Africana Studies professor selected for second Fulbright-Hays Program
Jacqueline McLeod, Ph.D., will study the African diaspora experience in Mexico.
June 9, 2021
Each year, educators around the country are considered for the prestigious Fulbright-Hays Seminars Abroad Program, which supports research and training related to non-Western studies. This year, Metropolitan State University of Denver’s Jacqueline McLeod, Ph.D., professor of Africana Studies, was selected for her second Fulbright-Hays honor. McLeod will soon be packing her bags and heading to Mexico to study multicultural perspectives that can enhance her instruction at MSU Denver and, in turn, the Roadrunner experience.
McLeod is a longtime advocate for multicultural awareness and education at MSU Denver. She joined the University’s Departments of Africana Studies and History in 2006 and was selected for her first Fulbright-Hays Program in India in 2018. This year, McLeod will continue her research through a seminar titled “The Third Root: Exploring African Heritage in Mexico.” She will have the opportunity to learn directly from the African-descendant communities of Veracruz and Oaxaca.
McLeod recently spoke with the Early Bird about this prestigious opportunity.
Why is Africana Studies such an important area of scholarship?
“Africana Studies is the multidisciplinary analysis of the lives and thought of people of African ancestry on the African continent and throughout the world. The value and importance of Africana Studies is grounded in its commitment to educating for the purpose of creating positive change. But if students are to truly understand the full experience of African-descendant peoples in the Americas (a goal of Africana Studies), then we have to account for all communities and experiences and not simply impose the African American experience, which is better known, onto other spaces.”
What initially inspired you to teach Africana Studies?
“I am a native of the Caribbean who had her first study-abroad experience in the United States, so I have always been aware of diverse African-descendant communities in the Americas and therefore never subscribed to the myth of a singular African or ‘Black’ experience. Teaching about the subject that had so fulfilled me as a graduate student was, therefore, the next logical step, and the promise it holds to empower students to be change agents is its own reward.”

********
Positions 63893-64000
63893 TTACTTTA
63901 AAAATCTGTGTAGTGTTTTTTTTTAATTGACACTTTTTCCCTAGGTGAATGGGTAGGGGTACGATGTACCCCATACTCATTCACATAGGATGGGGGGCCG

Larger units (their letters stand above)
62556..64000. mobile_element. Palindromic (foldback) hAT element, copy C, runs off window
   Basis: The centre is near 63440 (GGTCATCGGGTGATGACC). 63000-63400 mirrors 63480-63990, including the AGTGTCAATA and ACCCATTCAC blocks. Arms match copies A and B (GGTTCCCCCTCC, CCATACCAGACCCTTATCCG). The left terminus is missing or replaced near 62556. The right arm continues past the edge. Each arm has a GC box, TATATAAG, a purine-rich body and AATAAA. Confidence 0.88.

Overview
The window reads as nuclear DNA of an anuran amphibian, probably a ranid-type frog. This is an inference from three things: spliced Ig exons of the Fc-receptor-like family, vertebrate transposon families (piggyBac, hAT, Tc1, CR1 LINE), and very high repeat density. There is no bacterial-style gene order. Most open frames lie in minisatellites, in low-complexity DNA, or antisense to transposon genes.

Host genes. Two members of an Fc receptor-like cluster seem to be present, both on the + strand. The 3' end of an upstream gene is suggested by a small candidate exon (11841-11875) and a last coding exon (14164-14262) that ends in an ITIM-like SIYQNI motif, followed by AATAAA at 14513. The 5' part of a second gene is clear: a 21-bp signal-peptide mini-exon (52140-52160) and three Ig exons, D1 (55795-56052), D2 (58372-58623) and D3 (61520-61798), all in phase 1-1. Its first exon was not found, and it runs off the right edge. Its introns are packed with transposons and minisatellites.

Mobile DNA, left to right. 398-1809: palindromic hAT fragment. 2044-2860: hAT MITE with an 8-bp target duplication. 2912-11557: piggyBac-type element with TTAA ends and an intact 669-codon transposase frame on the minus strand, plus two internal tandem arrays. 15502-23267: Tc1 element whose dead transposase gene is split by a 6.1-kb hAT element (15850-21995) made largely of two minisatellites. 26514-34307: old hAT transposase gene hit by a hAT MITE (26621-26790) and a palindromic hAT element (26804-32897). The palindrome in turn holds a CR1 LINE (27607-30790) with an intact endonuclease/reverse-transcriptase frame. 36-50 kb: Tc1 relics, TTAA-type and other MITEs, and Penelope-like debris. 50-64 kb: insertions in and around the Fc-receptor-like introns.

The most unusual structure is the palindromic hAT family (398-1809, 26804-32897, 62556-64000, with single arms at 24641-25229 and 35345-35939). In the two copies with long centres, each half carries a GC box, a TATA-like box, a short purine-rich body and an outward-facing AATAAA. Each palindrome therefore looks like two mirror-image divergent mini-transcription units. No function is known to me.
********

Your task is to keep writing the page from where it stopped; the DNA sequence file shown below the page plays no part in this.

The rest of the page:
What is Mexico’s significance in the African diaspora?
“The Afro-Mexican presence is strongest in the states of Veracruz, Guerrero and Oaxaca, which account for the majority of Mexico’s almost 2 million people who identify as Afro-Mexican. So the opportunity to have an organized travel-based experience in these communities through the Fulbright-Hays Seminars Abroad Program will profoundly enhance my curriculum and impact student learning in all of my courses, but especially Introduction to Africana Studies, which reaches a broad cross-section of students because of the University Multicultural Designation.”
How can the Fulbright-Hays seminar contribute to your curriculum at MSU Denver?
“The average student knows something about the African American experience, but their understanding of where African Americans fit in the global dispersal of Africans is inadequate. As a result, for many, the African American experience or Black experience becomes the singular experience of ‘black people’ everywhere. So the existence of an African diaspora in Latin America and its distinct history and experience would be a new encounter for many students. However, Africana Studies dispels these and other myths and empowers students to think critically about Africa and its diaspora, which they discover are more complex and dynamic than they ever imagined.
“As a historian, I value the use of primary sources/experiences to bring history alive for my students, and I believe that this firsthand experience with scholars of Afro-Mexicans and the Afro-Mexican communities will produce rich material for bringing the history and culture of Afro-Mexicans alive for my students.”
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